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My younger sister Jodi and I have a lot in common. We are thankful for great careers, are moms, laugh at the same jokes and both survived growing up with three older brothers. But we’re not the same person. For starters, she is a millennial and I’m a Gen Xer. For me, learning to drive and buying my first car was a rite of passage. But Jodi couldn’t care less. Like many others her age, she thinks car ownership is too expensive and a hassle. And like Jodi, millennials are often the most educated in their family. They have massive purchasing power—with more to come as they’re poised to inherit more wealth than any other generation in history. Bummer. I was born too soon.
According to the U.S. Census Bureau, there are about 83 million millennials in the U.S. alone. Millennials are a crucial market and one size doesn’t fit all as each person varies in upbringing, ethnicity and in life experiences. The sheer size and diversity of this generation makes it really hard to get and keep their attention. Financial institutions are most at risk with this generation because the old ways of building brand loyalty aren’t working.
New behaviors clash with traditional delivery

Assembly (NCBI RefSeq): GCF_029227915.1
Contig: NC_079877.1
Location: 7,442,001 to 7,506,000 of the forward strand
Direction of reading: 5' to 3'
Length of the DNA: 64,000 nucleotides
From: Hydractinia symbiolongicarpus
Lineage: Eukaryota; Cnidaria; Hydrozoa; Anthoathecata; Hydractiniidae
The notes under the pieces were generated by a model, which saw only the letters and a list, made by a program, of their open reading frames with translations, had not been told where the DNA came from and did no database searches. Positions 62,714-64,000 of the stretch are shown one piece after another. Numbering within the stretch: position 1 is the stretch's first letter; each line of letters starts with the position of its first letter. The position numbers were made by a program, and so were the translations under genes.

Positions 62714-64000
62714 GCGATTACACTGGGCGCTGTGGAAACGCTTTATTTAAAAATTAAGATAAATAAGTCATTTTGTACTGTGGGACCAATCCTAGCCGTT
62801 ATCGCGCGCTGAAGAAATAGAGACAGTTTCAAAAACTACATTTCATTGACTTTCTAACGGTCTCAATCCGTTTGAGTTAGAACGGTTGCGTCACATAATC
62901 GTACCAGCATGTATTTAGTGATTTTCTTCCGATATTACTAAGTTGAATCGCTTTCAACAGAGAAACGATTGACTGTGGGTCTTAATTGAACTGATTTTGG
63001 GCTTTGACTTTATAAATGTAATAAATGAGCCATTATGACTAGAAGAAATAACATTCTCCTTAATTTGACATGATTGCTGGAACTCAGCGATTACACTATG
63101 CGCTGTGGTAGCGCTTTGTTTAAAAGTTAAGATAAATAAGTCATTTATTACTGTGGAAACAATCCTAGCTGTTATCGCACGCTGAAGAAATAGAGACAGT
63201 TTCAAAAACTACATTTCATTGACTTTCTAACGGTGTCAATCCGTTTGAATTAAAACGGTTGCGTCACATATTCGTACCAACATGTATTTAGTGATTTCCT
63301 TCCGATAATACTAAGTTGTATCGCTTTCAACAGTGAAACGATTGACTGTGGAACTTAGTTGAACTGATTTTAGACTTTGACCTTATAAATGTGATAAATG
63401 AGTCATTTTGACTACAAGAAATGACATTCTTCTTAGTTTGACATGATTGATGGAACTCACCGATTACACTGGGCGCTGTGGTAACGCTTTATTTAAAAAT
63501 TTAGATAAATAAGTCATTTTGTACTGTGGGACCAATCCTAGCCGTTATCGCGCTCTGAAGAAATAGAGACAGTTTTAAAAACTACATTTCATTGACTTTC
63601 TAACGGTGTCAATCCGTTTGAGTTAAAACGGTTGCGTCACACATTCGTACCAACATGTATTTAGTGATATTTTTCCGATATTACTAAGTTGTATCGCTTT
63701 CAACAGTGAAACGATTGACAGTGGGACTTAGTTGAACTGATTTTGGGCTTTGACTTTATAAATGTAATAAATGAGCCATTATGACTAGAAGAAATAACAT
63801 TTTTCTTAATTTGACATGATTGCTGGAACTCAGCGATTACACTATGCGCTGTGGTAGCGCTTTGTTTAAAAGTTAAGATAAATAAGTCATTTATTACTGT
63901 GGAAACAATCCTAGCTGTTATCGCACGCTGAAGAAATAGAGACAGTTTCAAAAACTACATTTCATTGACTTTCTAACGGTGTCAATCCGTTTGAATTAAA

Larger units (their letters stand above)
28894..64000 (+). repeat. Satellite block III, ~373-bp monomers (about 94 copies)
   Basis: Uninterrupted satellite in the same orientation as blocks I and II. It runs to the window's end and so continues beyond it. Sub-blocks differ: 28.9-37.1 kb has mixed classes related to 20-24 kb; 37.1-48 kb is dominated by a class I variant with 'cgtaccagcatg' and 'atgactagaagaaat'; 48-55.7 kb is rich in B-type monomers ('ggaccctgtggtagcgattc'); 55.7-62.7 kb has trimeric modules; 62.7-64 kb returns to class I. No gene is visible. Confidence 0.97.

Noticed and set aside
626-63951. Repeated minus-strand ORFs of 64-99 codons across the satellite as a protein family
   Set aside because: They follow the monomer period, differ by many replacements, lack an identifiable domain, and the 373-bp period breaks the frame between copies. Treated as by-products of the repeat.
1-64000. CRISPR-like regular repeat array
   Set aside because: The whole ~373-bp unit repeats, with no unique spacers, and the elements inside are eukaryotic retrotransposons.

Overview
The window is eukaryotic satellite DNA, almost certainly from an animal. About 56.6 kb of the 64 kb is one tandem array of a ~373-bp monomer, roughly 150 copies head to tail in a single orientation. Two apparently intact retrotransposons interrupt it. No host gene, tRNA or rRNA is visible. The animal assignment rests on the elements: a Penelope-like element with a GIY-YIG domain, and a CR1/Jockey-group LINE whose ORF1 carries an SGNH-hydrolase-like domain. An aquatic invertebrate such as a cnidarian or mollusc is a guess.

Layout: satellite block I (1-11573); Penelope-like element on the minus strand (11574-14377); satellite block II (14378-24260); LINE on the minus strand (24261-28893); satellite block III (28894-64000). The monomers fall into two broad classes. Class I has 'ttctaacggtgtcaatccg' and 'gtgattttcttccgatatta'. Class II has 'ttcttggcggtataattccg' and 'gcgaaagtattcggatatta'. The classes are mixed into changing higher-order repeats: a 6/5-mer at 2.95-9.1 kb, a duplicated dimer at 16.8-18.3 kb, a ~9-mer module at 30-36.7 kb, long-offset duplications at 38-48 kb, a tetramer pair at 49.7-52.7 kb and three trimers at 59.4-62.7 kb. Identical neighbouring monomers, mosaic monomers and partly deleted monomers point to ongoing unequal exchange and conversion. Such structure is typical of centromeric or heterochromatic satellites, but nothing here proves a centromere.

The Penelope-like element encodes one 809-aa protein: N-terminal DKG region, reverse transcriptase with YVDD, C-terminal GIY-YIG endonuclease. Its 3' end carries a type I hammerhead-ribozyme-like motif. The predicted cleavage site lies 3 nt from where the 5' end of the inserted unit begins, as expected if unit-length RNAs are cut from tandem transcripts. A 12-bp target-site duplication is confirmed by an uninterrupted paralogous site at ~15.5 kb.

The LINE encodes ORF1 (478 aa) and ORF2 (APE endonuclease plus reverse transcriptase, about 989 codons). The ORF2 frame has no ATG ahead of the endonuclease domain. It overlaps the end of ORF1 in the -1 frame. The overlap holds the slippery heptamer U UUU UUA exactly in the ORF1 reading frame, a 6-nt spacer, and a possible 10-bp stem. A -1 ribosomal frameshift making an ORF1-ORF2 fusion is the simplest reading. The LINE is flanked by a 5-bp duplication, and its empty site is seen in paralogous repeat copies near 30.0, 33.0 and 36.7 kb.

Millennials use banks for traditional services, such as credit cards and even lending. But loyalty is a different game, and there are plenty of technology companies chipping away at mindshare and marketshare. According to Bain, U.S. and U.K. consumers ranked PayPal and Amazon nearly as high as banks for trust with their money. Millennials think of finance in terms of crowdfunding, virtual currencies and online payment platforms as much as the local branch with the drive-thru ATM.
With this reality, how can banks attract, engage and retain millennials?
1 – Get innovative with digital engagement
Large tech companies offering core banking functions are the greatest threat to financial institutions. Amazon Cash has 10,000 retail locations and Alibaba has issued $96 billion in loans in five years. Then there’s Apple Pay, Google, Snapchat and WhatsApp.
All of these companies are leaders because their strategies address millennial expectations. That is, an experience that’s convenient, multifunctional and requires only a few taps or swipes to complete an interaction. That’s critical to earn advocacy and loyalty.
Some banks have responded wisely by launching new websites, apps, Alexa skills and more. But the mega-tech companies continue evolving with services that attract millennials and build better relationships with them. What can traditional banks do?
Innovate with Artificial Intelligence across voice, web and mobile:
Omnichannel platforms, including the Genesys Customer Experience Platform, support these deeper customer relationships both now and in the future.
Learn how Atom Bank provides leading customer experience in the era of digital banking. Using the Genesys Customer Experience Platform, Atom Bank designed customer contact with security in mind while ensuring that customer effort is kept to a minimum.